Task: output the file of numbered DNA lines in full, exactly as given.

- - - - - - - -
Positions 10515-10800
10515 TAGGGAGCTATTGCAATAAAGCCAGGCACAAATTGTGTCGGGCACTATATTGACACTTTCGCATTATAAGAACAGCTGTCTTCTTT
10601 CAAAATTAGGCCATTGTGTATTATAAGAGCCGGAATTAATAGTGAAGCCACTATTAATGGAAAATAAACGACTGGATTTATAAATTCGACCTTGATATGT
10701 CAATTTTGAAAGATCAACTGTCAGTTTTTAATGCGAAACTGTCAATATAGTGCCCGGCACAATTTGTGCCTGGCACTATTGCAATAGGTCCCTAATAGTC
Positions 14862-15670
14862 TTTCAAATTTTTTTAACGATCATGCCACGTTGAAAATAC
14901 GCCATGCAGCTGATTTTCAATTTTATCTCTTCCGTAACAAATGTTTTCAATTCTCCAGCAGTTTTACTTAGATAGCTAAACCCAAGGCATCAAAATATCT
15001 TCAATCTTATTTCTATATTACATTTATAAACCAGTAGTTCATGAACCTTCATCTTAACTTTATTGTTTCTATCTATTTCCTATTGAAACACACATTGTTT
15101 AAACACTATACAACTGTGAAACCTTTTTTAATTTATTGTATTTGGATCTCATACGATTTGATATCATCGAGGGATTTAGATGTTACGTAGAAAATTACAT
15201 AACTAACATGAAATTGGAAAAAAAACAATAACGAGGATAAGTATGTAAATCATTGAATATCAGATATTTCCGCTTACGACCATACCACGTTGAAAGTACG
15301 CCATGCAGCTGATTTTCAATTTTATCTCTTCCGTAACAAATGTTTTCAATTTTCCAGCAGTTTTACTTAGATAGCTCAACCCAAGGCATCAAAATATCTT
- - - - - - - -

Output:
Positions 10515-10800
10515 TAGGGAGCTATTGCAATAAAGCCAGGCACAAATTGTGTCGGGCACTATATTGACACTTTCGCATTATAAGAACAGCTGTCTTCTTT
10601 CAAAATTAGGCCATTGTGTATTATAAGAGCCGGAATTAATAGTGAAGCCACTATTAATGGAAAATAAACGACTGGATTTATAAATTCGACCTTGATATGT
10701 CAATTTTGAAAGATCAACTGTCAGTTTTTAATGCGAAACTGTCAATATAGTGCCCGGCACAATTTGTGCCTGGCACTATTGCAATAGGTCCCTAATAGTC
Positions 14862-15670
14862 TTTCAAATTTTTTTAACGATCATGCCACGTTGAAAATAC
14901 GCCATGCAGCTGATTTTCAATTTTATCTCTTCCGTAACAAATGTTTTCAATTCTCCAGCAGTTTTACTTAGATAGCTAAACCCAAGGCATCAAAATATCT
15001 TCAATCTTATTTCTATATTACATTTATAAACCAGTAGTTCATGAACCTTCATCTTAACTTTATTGTTTCTATCTATTTCCTATTGAAACACACATTGTTT
15101 AAACACTATACAACTGTGAAACCTTTTTTAATTTATTGTATTTGGATCTCATACGATTTGATATCATCGAGGGATTTAGATGTTACGTAGAAAATTACAT
15201 AACTAACATGAAATTGGAAAAAAAACAATAACGAGGATAAGTATGTAAATCATTGAATATCAGATATTTCCGCTTACGACCATACCACGTTGAAAGTACG
15301 CCATGCAGCTGATTTTCAATTTTATCTCTTCCGTAACAAATGTTTTCAATTTTCCAGCAGTTTTACTTAGATAGCTCAACCCAAGGCATCAAAATATCTT